PD 6900 – developed with input from RenewableUK, the Marine Management Organisation (MMO) and Marine Scotland – will identify best practice as well as higlighting unnecessary processes that can be avoided.

It also gives guidance on undertaking environmental impact assessments for offshore wind, wave and tidal stream renewable energy projects.

“The development and delivery of standards is important for driving the industrialization of offshore renewable energy”, said BSI head of market development for sustainability David Fatscher. 

“Appropriate standards create a foundation for growth based upon recognized benchmarks of quality and promote UK competitiveness by reducing barriers to international trade.”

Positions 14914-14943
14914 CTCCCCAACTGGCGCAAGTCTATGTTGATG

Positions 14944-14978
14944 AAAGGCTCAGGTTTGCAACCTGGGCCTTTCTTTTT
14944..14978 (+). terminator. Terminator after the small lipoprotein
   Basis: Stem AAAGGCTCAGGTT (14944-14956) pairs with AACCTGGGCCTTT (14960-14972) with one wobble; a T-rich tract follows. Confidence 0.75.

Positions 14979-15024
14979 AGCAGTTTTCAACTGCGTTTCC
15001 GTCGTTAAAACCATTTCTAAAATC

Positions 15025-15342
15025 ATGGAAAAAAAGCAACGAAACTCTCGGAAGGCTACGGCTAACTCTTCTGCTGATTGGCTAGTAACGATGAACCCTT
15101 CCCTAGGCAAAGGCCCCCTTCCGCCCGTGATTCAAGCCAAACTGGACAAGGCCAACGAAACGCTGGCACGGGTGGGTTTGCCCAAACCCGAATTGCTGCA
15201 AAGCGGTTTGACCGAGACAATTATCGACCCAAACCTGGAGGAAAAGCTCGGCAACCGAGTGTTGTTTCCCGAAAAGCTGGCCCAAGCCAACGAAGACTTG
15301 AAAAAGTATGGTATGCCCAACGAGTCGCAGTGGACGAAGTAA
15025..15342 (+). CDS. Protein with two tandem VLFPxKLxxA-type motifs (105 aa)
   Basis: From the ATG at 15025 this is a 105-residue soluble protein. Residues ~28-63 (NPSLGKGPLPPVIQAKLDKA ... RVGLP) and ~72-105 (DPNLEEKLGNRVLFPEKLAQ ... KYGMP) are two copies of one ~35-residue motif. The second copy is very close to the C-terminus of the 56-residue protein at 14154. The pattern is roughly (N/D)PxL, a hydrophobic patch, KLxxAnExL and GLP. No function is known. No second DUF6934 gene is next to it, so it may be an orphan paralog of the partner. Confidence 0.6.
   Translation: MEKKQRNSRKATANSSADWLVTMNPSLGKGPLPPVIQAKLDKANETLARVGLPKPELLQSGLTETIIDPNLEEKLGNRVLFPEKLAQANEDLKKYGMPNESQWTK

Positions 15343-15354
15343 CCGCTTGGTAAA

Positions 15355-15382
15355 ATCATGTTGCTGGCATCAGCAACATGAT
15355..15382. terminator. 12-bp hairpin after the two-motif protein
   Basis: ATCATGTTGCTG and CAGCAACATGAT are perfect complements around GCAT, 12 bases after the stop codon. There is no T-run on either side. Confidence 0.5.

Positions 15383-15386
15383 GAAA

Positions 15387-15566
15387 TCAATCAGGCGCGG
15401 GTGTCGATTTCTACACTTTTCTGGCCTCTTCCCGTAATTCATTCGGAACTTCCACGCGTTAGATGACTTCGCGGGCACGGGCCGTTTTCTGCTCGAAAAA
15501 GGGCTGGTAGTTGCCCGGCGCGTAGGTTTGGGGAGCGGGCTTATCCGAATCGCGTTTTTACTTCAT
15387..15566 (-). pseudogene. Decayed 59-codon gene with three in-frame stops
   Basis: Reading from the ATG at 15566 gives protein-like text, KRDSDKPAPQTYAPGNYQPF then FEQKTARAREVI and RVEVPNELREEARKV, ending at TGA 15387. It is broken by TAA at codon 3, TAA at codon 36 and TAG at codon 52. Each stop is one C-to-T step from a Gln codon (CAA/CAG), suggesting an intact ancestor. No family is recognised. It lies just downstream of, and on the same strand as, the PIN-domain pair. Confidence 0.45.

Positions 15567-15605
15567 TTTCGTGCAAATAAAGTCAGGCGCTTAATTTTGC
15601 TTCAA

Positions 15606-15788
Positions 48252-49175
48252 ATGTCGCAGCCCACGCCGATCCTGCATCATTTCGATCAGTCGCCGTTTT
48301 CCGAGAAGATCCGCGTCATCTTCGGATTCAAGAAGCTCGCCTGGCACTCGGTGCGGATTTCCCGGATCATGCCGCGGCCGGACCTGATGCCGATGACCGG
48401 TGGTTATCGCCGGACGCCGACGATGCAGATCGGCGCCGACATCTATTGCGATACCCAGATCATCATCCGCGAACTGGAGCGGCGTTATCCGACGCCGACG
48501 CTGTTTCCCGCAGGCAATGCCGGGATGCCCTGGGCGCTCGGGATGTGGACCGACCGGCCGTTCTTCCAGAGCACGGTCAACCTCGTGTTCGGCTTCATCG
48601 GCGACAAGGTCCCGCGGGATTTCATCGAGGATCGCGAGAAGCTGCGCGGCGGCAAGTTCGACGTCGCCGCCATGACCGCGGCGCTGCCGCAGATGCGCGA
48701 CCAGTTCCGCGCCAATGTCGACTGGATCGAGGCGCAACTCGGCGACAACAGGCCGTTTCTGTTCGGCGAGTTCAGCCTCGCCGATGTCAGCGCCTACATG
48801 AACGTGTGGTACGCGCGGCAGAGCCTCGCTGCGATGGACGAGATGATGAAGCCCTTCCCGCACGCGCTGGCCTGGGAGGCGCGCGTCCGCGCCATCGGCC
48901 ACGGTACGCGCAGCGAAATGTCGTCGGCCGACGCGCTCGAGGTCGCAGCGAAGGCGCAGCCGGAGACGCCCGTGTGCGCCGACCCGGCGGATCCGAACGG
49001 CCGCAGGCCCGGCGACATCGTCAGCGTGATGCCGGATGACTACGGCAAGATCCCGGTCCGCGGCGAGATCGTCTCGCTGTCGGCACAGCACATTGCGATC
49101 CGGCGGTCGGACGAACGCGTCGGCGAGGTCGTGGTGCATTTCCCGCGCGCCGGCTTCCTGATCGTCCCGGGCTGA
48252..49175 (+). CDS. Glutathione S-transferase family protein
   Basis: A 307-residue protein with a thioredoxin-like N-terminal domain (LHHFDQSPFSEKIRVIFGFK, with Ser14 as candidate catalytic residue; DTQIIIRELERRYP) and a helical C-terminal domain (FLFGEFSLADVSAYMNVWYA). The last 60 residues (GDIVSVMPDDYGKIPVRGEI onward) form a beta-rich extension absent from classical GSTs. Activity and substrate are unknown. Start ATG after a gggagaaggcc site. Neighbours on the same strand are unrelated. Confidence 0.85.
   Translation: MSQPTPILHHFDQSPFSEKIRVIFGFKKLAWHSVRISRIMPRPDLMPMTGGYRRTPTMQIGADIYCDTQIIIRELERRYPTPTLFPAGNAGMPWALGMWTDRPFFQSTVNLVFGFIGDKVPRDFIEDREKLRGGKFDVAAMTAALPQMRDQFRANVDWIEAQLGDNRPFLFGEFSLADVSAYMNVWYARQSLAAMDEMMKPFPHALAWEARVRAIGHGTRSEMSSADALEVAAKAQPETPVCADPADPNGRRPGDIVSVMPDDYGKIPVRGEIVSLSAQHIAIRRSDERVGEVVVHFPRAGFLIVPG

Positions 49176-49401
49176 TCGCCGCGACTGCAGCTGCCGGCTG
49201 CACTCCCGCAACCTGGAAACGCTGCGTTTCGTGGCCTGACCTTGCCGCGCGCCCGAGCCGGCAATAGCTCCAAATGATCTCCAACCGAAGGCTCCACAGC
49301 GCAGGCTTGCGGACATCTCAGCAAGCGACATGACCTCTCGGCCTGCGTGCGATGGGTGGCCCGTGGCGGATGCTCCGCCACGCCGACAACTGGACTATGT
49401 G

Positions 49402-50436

World leader

The UK is already the largest offshore wind market in the world, accounting for more than 55% of capacity installed within Europe. Establishing transparent standards and processes will only help to reduce costs and remove hurdles to progress within the industry, according to BSI.

A report released Wednesday revealed that the UK’s onshore wind industry contributed £906m to the UK economy last year, of which almost 30% directly benefits local areas.

And with plans for further growth in the pipeline, the sector could deliver close to £7bn Gross Value Added (GVA) to the UK economy and support over 30,000 full time jobs by the end of the decade.


In related windpower news, Ireland’s Electricity Supply Board (ESB) and Coriolis Energy partnered in order to develop £600 million worth of onshore wind farms in the UK.

They plan to build nine projects with a total capacity of up to 400MW, enough to power 225,000 homes, with the first wind farm coming online in 2019.

Brad Allen

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